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Remodeling Strategies For Aging Homeowners

​At my remodeling company, Pathway, when we work with clients who would like to explore Aging in Place options, we start by enlisting the services of an Occupational Therapist or OT. OTs are licensed health professionals who understand the health and disability issues people face over a lifetime and how to match the abilities of an individual with needed supports. According to the AARP website, an OT may do the following:

  • Assess an individual’s abilities, challenges and needs (this is often done by asking questions, such as: Do you have medical conditions that impact your daily life? What activities are painful or difficult for you to do?).
  • Perform a home evaluation and recommend changes to increase safety and ease of use.
  • Identify furnishings, equipment, and techniques that can help with regular or needed activities.
  • Suggest and demonstrate techniques that can make essential activities possible and easier.

THE CERTIFIED AGING IN PLACE SPECIALIST (CAPS)

​Developed by the National Association of Home Builders (NAHB), along with the AARP and others, the Certified Aging in Place Specialist (CAPS) training program certifies building industry professionals to apply Aging in Place modifications to home building and remodeling designs.

At Pathway, I am the CAPS professional. In other situations, the remodeler may bring in a CAPS professional from the outside as well as an OT. After the OT does their work, the CAPS applies the information supplied by the OT to propose potential modifications to the home’s layout, features, and fixtures to enhance function and safety. Because budget is also often an issue, the CAPS can recommend a range of options from most to least critical.

Safety is the primary driver behind added modifications. More than one-third of all injuries to older adults occur in the bathroom, so a lot of attention is paid to modifications to that room. Accessibility is also an important aspect of AIP design. This may involve making room for wheelchairs or walkers, removing barriers to mobility, or making things easier to operate or reach.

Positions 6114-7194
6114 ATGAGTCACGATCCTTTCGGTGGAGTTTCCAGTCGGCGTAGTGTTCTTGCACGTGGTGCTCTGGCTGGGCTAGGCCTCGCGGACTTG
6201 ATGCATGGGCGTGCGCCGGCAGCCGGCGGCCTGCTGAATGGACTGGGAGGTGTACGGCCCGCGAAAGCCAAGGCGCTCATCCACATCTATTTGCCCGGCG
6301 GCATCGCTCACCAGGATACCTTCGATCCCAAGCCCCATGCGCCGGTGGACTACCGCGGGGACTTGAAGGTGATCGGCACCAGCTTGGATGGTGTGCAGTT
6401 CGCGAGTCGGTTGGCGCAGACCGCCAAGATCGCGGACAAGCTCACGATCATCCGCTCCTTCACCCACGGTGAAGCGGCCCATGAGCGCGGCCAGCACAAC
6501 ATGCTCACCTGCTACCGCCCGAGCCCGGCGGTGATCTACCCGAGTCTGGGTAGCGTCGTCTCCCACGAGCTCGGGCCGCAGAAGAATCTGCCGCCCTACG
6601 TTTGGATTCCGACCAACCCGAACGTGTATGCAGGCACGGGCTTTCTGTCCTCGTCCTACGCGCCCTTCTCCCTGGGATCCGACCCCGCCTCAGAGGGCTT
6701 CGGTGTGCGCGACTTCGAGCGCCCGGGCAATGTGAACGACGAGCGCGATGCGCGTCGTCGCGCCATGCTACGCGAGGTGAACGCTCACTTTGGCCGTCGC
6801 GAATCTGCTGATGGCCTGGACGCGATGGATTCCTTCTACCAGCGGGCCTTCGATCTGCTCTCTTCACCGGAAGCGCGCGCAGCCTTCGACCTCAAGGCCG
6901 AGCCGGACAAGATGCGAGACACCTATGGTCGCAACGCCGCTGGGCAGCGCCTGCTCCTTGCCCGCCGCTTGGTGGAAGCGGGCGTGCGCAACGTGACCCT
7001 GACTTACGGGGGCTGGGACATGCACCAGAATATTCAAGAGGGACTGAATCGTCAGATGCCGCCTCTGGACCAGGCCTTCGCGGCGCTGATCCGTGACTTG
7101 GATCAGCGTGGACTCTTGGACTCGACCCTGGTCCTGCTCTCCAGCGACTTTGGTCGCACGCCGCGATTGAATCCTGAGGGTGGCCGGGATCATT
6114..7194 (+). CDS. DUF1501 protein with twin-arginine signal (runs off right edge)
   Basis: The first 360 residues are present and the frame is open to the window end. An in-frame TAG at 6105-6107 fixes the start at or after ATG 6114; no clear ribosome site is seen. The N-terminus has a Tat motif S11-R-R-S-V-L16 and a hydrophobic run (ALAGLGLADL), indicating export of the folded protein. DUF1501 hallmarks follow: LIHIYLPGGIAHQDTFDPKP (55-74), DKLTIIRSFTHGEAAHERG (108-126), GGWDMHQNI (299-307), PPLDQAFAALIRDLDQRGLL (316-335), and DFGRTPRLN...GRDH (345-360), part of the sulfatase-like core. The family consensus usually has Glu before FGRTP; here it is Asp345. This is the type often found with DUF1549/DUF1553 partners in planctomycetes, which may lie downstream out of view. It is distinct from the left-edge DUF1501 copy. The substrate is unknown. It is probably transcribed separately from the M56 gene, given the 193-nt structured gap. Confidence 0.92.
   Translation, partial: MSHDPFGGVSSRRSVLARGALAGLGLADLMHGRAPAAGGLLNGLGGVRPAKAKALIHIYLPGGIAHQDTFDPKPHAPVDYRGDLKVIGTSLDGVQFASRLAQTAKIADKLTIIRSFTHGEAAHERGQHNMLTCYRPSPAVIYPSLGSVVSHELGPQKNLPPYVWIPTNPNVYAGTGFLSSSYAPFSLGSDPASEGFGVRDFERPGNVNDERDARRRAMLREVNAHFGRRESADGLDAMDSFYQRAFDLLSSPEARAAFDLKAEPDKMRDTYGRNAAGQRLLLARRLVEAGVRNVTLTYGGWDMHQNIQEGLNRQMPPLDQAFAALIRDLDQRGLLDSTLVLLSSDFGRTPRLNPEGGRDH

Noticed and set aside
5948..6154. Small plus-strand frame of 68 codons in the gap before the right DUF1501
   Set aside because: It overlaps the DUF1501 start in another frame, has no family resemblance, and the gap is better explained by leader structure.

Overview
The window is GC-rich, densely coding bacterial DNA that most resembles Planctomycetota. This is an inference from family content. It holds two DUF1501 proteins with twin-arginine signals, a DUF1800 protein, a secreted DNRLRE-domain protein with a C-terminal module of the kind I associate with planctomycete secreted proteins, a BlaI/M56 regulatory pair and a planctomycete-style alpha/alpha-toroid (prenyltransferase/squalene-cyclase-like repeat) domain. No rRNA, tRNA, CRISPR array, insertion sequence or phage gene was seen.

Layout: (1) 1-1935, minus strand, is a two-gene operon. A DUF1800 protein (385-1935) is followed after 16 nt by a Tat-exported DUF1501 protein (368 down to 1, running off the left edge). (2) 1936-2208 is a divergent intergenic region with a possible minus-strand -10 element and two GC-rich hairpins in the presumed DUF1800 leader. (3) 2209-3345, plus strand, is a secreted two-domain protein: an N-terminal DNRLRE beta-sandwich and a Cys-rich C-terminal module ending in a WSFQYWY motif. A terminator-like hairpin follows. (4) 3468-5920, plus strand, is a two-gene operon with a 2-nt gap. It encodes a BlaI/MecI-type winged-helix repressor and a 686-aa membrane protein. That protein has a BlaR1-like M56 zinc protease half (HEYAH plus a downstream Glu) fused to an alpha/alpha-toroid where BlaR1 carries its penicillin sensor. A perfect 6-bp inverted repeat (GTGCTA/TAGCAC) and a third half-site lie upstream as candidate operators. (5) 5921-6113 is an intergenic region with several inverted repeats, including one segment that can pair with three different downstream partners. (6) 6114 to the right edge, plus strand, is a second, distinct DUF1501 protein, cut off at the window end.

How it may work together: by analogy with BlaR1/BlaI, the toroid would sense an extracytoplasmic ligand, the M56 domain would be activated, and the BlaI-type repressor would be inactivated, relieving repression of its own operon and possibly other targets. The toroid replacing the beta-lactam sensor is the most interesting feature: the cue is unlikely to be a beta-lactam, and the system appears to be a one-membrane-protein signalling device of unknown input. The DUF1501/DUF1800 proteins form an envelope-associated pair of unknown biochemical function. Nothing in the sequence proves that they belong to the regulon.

Modifications can include:

  • Increased lighting
  • Accessible light switches at both ends of stairs or hallways
  • Lever-style door handles that are easy to reach and operate
  • Additional railings and grab bars
  • Handheld flexible showerheads
  • Non-slip/skid flooring for both traction and cushion
  • Slip-resistant shower and tubs
  • Curbless (walk-in) showers for easy access
  • Wider doorways to allow for wheelchairs
  • Step-free entrance and/or wheelchair ramps

HOW TO GET STARTED

​The first step is getting the OT assessment. To learn more about OTs, visit aota.org.  To find an OT in your area, check with your physician, health insurance provider or local hospital. OTs are generally paid a flat fee per visit and their services may be covered by health insurance.

The second step is to find a CAPS professional that can work with a remodeler to land on the modifications that are right for you and your home. To find a CAPS professional in your area, visit the NAHB CAPS directory.

Applying aging in place concepts to a family home is a wonderful idea that can bring great peace of mind. With thoughtful modifications that increase safety, accessibility, and functionality you or your loved ones can enjoy the gift of aging gracefully and comfortably for years to come.

Take a look at another recent post: Could a Remodel Make Daily Activities Easier as You Age?

About Olga Lockhart

Olga Lockhart, Marketing Manager for Pathway Design & Construction, researches, analyzes, and writes about these key topics: Universal Design, Aging in Place, Northwest building & Seattle remodeling trends, air quality issues, and solutions, during construction. She's also willing to chat about travel and culture out of the office.

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